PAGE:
The annual 9/11 ceremony on the Veterans American Pier was as usual well attended. Bay Ridge and Southern Brooklyn as a whole are communities that suffered greatly on that awful day. The numerous, well-attended events culminating with the event on the pier at 69th Street are an indication that we have collectively kept what for many was a solemn commitment to never forget.

State Senator Marty Golden – whom I serve as chief of staff — created and has hosted the pier ceremony over the years. When he was a city councilmember in 2001, his office organized many convoys of supplies and close to 1,000 volunteers over a seven-day period that worked out of his Bay Ridge office or went directly to the World Trade Center site.

The creation of the CERT system in New York City was in part due to his call in the weeks after the attack for what he called a “21st century civil defense system.” Bay Ridge appropriately is served by CERT NYC 1, which was active at the pier ceremony.

In addition to the many hundreds of individuals who crowded the pier were Councilmember Vincent Gentile, Assemblymember Alec Brook-Krasny, Fran Vella-Marrone representing Congressmember Michael Grimm and Colonel Eluyn Gines of Fort Hamilton Army Garrison. Bill Guarinello was the master of ceremonies. The Xaverian High School Band provided music.


Joe Lhota had a comfortable 12-point win in his three-way Republican primary. Now, for Joe — who also has the Conservative Party line — the real work of winning in November begins.

Journalists often mention that the city has elected mayors on the Republican Party line for the past 20 years. It can also be just as accurately said that they have rejected candidates on the Democratic line for same 20 years, despite the city being better than six-to-one Democratic in enrollment.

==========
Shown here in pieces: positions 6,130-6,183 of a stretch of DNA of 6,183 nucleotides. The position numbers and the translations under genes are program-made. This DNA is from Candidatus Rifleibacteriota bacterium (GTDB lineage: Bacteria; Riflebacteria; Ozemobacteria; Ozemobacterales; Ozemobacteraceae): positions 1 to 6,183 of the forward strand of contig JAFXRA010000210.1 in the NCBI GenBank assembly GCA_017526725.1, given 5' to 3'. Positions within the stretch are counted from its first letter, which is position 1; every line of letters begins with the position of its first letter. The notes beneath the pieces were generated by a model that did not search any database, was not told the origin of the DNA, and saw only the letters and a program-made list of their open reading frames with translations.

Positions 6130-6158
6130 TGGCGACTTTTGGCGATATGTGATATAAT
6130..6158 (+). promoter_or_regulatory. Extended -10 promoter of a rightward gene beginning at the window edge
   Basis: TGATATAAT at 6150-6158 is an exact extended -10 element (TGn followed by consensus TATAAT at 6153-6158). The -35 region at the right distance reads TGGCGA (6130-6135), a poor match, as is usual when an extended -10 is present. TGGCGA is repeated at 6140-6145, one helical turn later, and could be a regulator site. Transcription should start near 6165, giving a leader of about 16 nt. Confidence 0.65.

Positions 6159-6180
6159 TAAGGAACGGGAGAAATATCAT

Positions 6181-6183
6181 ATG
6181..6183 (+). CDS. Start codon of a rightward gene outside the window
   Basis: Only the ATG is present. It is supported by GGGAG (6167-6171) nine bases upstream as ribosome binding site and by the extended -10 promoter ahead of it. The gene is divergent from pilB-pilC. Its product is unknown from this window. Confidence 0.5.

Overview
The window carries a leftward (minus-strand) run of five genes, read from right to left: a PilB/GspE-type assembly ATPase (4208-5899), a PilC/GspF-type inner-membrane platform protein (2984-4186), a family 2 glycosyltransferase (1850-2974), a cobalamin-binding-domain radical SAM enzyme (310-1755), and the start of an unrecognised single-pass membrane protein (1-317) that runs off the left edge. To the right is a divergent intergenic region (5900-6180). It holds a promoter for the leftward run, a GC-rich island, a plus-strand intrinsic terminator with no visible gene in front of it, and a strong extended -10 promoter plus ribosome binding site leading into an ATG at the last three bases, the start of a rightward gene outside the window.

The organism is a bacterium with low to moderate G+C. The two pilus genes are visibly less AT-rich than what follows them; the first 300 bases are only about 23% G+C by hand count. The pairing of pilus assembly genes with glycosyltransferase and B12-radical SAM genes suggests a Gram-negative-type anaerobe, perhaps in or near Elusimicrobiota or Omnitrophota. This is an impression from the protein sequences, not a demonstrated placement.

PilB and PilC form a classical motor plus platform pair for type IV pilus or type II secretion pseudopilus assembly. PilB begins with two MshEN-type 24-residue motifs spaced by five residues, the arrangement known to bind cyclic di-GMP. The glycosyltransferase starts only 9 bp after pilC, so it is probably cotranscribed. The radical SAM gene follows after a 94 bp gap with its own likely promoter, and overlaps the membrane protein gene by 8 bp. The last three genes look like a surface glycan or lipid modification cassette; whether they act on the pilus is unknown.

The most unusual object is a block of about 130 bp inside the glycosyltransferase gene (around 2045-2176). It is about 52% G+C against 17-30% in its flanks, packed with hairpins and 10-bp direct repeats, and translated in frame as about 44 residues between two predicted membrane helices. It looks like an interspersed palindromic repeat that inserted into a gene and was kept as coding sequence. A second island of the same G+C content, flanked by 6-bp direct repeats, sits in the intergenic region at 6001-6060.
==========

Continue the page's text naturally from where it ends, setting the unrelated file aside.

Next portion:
Thus, the key for Lhota is to show the voters on a citywide basis as he did in the primary that he is uniquely qualified to be mayor. And it will be equally important for Bill de Blasio to be himself – the most extreme, left-leaning Democrat since David Dinkins to be on the Democratic line for mayor.

To date, de Blasio deserves a lot of credit for standing squarely behind his promises to raise taxes, blow out the city budget, dismantle key Ray Kelly anti-crime strategies and expand government giveaway programs.

The overwhelming majority of voters in New York City have not yet been heard. I suspect the next few weeks will catch the public’s interest and give us all an exciting campaign season.


I guess it should come as no surprise, based on my writings, that I believe the Democratic primary voters in Brooklyn made a mistake in selecting Ken Thompson over Joe Hynes for district attorney. I feel that Thompson’s views on the criminal justice system will result in the dismantling of successful programs created by Hynes and a change in attitude that will weaken the role of the police.

Hynes remains on the Republican and Conservative Party lines. Thus, despite the media’s desire to anoint the winner of Democratic primaries in our city, voters will still have a choice.


Public employee as well as private sector unions did poorly, as indicated by the likely primary win by Bill de Blasio. Although de Blasio did have several major endorsements, some of the biggest–including the UFT — went to Bill Thompson. And at least one big union, DC 37, went with John Liu.

In politics, perception can become reality. And perception as well as the apparent reality is that union endorsements carried very little weight in this year’s Democratic primary.

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